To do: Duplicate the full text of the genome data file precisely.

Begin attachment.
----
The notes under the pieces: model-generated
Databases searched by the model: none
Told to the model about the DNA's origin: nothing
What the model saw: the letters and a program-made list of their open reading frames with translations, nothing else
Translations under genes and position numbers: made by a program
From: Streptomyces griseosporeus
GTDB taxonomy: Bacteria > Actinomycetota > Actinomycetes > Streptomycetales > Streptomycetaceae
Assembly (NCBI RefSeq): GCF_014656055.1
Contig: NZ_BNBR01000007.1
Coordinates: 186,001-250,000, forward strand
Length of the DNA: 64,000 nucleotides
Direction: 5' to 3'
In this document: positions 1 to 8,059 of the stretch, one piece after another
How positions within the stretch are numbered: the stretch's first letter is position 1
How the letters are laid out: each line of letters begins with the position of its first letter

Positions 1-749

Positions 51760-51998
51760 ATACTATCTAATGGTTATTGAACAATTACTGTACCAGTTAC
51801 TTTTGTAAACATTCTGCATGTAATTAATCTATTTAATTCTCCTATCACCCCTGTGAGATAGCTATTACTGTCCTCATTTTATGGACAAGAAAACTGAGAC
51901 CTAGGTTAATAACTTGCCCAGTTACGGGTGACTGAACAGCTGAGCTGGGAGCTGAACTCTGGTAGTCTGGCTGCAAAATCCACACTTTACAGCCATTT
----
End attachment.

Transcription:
The notes under the pieces: model-generated
Databases searched by the model: none
Told to the model about the DNA's origin: nothing
What the model saw: the letters and a program-made list of their open reading frames with translations, nothing else
Translations under genes and position numbers: made by a program
From: Streptomyces griseosporeus
GTDB taxonomy: Bacteria > Actinomycetota > Actinomycetes > Streptomycetales > Streptomycetaceae
Assembly (NCBI RefSeq): GCF_014656055.1
Contig: NZ_BNBR01000007.1
Coordinates: 186,001-250,000, forward strand
Length of the DNA: 64,000 nucleotides
Direction: 5' to 3'
In this document: positions 1 to 8,059 of the stretch, one piece after another
How positions within the stretch are numbered: the stretch's first letter is position 1
How the letters are laid out: each line of letters begins with the position of its first letter

Positions 1-749

Positions 51760-51998
51760 ATACTATCTAATGGTTATTGAACAATTACTGTACCAGTTAC
51801 TTTTGTAAACATTCTGCATGTAATTAATCTATTTAATTCTCCTATCACCCCTGTGAGATAGCTATTACTGTCCTCATTTTATGGACAAGAAAACTGAGAC
51901 CTAGGTTAATAACTTGCCCAGTTACGGGTGACTGAACAGCTGAGCTGGGAGCTGAACTCTGGTAGTCTGGCTGCAAAATCCACACTTTACAGCCATTT